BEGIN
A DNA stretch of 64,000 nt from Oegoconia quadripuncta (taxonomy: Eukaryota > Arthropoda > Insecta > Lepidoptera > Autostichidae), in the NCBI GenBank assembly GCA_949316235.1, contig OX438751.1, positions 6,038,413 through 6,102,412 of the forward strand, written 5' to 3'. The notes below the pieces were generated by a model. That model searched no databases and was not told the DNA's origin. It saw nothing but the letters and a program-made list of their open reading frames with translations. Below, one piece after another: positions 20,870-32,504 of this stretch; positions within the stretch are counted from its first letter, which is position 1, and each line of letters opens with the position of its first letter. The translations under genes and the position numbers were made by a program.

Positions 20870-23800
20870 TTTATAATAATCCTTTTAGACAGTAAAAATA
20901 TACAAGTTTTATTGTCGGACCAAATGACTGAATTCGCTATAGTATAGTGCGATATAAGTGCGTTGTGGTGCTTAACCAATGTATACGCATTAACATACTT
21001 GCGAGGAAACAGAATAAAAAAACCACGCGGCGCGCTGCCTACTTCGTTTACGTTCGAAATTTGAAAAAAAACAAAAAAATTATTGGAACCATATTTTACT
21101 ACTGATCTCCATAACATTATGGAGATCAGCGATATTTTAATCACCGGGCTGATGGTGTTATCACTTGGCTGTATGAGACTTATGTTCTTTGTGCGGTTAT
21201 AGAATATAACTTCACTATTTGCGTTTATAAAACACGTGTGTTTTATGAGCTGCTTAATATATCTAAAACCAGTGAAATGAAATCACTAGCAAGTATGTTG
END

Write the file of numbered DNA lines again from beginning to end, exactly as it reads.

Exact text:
A DNA stretch of 64,000 nt from Oegoconia quadripuncta (taxonomy: Eukaryota > Arthropoda > Insecta > Lepidoptera > Autostichidae), in the NCBI GenBank assembly GCA_949316235.1, contig OX438751.1, positions 6,038,413 through 6,102,412 of the forward strand, written 5' to 3'. The notes below the pieces were generated by a model. That model searched no databases and was not told the DNA's origin. It saw nothing but the letters and a program-made list of their open reading frames with translations. Below, one piece after another: positions 20,870-32,504 of this stretch; positions within the stretch are counted from its first letter, which is position 1, and each line of letters opens with the position of its first letter. The translations under genes and the position numbers were made by a program.

Positions 20870-23800
20870 TTTATAATAATCCTTTTAGACAGTAAAAATA
20901 TACAAGTTTTATTGTCGGACCAAATGACTGAATTCGCTATAGTATAGTGCGATATAAGTGCGTTGTGGTGCTTAACCAATGTATACGCATTAACATACTT
21001 GCGAGGAAACAGAATAAAAAAACCACGCGGCGCGCTGCCTACTTCGTTTACGTTCGAAATTTGAAAAAAAACAAAAAAATTATTGGAACCATATTTTACT
21101 ACTGATCTCCATAACATTATGGAGATCAGCGATATTTTAATCACCGGGCTGATGGTGTTATCACTTGGCTGTATGAGACTTATGTTCTTTGTGCGGTTAT
21201 AGAATATAACTTCACTATTTGCGTTTATAAAACACGTGTGTTTTATGAGCTGCTTAATATATCTAAAACCAGTGAAATGAAATCACTAGCAAGTATGTTG